Jessica Alba isn't getting her pre-baby body back

The actress admits motherhood has changed her -- why can't more stars do likewise?

By Mary Elizabeth Williams

Senior Writer

Published July 13, 2011 6:14PM (EDT)

Jessica Alba
Jessica Alba

Jessica Alba is a woman whose body can be usually found in the dictionary under the word "rocking." But in a frank interview for the new issue of Allure, the actress, pregnant with her second child, admits that motherhood is a life-changing experience not just for a woman's heart but her booty as well. Or as she puts it, "It's a miracle what happens, but you definitely are different afterward."

It's not exactly headline news that pregnancy and childbirth do something to a woman – even a woman who has gained fame largely on the strength of her bikini-filling ability. But in a world where celebrities tend to celebrate the birth of their children by flaunting their abs on a magazine cover or a Victoria's Secret runway, it's almost pathetic how refreshing it is to have a famed sex symbol confess that "jeans just sort of zip up differently, and things hang differently" and that "'I can’t ever get down to the weight I was before I had [my daughter] Honor." That's right, fans, a woman just admitted there's a number on the scale she's not seeing again -- and she's all right with that.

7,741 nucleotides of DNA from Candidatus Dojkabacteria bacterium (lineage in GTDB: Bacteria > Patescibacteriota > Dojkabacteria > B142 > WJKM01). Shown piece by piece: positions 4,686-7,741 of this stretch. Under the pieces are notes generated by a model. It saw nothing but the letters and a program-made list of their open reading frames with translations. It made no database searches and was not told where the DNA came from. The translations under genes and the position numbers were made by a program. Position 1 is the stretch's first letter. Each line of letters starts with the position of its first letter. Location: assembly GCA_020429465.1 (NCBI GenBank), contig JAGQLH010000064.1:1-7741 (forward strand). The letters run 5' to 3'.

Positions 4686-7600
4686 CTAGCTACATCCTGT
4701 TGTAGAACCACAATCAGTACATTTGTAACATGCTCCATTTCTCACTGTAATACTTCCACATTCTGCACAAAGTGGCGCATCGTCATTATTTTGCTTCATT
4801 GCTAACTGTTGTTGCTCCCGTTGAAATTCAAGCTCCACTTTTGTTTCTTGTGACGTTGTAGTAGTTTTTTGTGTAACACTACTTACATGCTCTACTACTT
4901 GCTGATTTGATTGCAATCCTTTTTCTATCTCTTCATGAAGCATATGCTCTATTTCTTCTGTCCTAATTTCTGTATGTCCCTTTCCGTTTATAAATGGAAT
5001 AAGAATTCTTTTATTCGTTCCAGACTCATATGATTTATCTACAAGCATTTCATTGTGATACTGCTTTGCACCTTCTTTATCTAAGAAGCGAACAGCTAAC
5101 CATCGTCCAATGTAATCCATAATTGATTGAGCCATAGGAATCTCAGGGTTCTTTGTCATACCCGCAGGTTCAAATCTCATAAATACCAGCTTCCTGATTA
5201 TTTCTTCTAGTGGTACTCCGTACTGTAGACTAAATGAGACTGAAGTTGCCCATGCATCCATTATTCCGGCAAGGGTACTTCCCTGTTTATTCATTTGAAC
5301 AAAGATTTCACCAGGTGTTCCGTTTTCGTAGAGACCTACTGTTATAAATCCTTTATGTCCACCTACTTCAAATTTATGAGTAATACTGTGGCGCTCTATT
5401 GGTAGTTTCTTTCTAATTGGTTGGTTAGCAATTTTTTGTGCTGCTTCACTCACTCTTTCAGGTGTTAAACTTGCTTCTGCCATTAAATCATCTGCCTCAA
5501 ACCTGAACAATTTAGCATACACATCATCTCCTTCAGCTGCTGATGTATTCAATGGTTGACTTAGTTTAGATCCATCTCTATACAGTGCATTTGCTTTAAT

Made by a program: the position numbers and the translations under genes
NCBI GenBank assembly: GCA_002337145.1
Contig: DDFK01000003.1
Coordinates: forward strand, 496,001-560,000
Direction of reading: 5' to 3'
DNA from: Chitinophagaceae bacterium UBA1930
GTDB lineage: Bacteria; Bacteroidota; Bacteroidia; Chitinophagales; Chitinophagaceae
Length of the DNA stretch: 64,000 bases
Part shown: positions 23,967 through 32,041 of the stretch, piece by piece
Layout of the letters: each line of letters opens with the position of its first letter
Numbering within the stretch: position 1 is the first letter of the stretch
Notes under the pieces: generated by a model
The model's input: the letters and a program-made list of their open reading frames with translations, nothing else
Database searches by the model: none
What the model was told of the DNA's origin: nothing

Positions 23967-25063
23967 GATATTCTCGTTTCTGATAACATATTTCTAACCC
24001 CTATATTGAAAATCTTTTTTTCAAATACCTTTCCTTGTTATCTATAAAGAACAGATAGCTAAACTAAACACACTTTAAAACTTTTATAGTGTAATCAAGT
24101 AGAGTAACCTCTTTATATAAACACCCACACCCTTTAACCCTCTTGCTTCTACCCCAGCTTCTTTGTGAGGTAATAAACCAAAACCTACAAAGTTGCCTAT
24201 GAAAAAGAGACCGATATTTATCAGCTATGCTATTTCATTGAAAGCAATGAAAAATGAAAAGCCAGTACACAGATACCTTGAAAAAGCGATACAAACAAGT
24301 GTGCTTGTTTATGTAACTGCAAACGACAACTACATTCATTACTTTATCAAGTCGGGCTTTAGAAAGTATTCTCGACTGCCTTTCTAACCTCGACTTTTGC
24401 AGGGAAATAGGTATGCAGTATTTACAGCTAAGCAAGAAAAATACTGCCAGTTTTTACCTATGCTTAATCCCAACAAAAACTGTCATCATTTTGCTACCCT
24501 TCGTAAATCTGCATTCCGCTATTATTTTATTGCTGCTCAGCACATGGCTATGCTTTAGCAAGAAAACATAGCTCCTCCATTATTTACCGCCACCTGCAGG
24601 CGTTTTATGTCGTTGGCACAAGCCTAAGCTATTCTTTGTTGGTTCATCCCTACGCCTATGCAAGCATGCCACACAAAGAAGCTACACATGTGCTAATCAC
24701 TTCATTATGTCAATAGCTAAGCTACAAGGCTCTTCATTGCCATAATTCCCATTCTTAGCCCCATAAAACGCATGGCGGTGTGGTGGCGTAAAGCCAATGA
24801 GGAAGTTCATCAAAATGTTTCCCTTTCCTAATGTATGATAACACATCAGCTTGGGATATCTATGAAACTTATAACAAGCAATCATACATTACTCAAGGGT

Whether she's pregnant or postpartum, no one in his or her right mind would look at Alba and think, wow, that girl has really let herself go. She's still a Hollywood actress, a spokeswoman for Revlon, and smoking hot. And the pressure for women, celebrities or not, to go from young babe to sexy MILF is still intense. But maybe the conversation just got a degree or two more realistic. 

Motherhood doesn't have to mean the end of looking or feeling great. If you're reasonably healthy and fit before a baby, odds are good you'll be reasonably healthy and fit afterward. But every time a magazine that's been slavering for months over a celebrity's "bump" turns around and blares about her POST BABY BIKINI BOD, it sends the message that the normal, natural process of recovering from birth, from nursing and nourishing a child, and from the very real and often permanent changes of pregnancy are but temporary obstacles, to be eradicated with extreme haste. It's unfortunate, because it doesn't consider the possibility of a new kind of beautiful. You're not the same after you have a child. You're not supposed to be. And that's a good thing. As Alba says, "I saw how incredible and amazing it is to be a woman and to be able to create a life ... According to some people, I peaked in my early 20s. I was like, Oh, really? I feel like I’m getting better."

By Mary Elizabeth Williams

Mary Elizabeth Williams is a senior writer for Salon and author of "A Series of Catastrophes & Miracles."

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